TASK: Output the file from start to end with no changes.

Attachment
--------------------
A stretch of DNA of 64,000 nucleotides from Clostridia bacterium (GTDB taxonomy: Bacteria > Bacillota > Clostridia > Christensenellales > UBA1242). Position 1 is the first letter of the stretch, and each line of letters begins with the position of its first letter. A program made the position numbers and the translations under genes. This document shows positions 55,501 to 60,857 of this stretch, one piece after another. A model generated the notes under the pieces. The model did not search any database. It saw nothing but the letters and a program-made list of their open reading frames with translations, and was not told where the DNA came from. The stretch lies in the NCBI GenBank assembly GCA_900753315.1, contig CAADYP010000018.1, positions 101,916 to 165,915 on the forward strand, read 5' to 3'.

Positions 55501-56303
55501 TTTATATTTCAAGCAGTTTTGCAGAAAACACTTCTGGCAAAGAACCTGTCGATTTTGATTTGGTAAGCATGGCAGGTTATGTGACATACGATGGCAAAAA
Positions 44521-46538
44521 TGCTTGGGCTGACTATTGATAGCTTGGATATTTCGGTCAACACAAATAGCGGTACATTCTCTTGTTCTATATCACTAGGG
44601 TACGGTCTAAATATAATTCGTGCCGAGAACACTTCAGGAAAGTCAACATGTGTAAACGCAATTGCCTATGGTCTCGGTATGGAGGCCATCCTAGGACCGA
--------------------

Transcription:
A stretch of DNA of 64,000 nucleotides from Clostridia bacterium (GTDB taxonomy: Bacteria > Bacillota > Clostridia > Christensenellales > UBA1242). Position 1 is the first letter of the stretch, and each line of letters begins with the position of its first letter. A program made the position numbers and the translations under genes. This document shows positions 55,501 to 60,857 of this stretch, one piece after another. A model generated the notes under the pieces. The model did not search any database. It saw nothing but the letters and a program-made list of their open reading frames with translations, and was not told where the DNA came from. The stretch lies in the NCBI GenBank assembly GCA_900753315.1, contig CAADYP010000018.1, positions 101,916 to 165,915 on the forward strand, read 5' to 3'.

Positions 55501-56303
55501 TTTATATTTCAAGCAGTTTTGCAGAAAACACTTCTGGCAAAGAACCTGTCGATTTTGATTTGGTAAGCATGGCAGGTTATGTGACATACGATGGCAAAAA
Positions 44521-46538
44521 TGCTTGGGCTGACTATTGATAGCTTGGATATTTCGGTCAACACAAATAGCGGTACATTCTCTTGTTCTATATCACTAGGG
44601 TACGGTCTAAATATAATTCGTGCCGAGAACACTTCAGGAAAGTCAACATGTGTAAACGCAATTGCCTATGGTCTCGGTATGGAGGCCATCCTAGGACCGA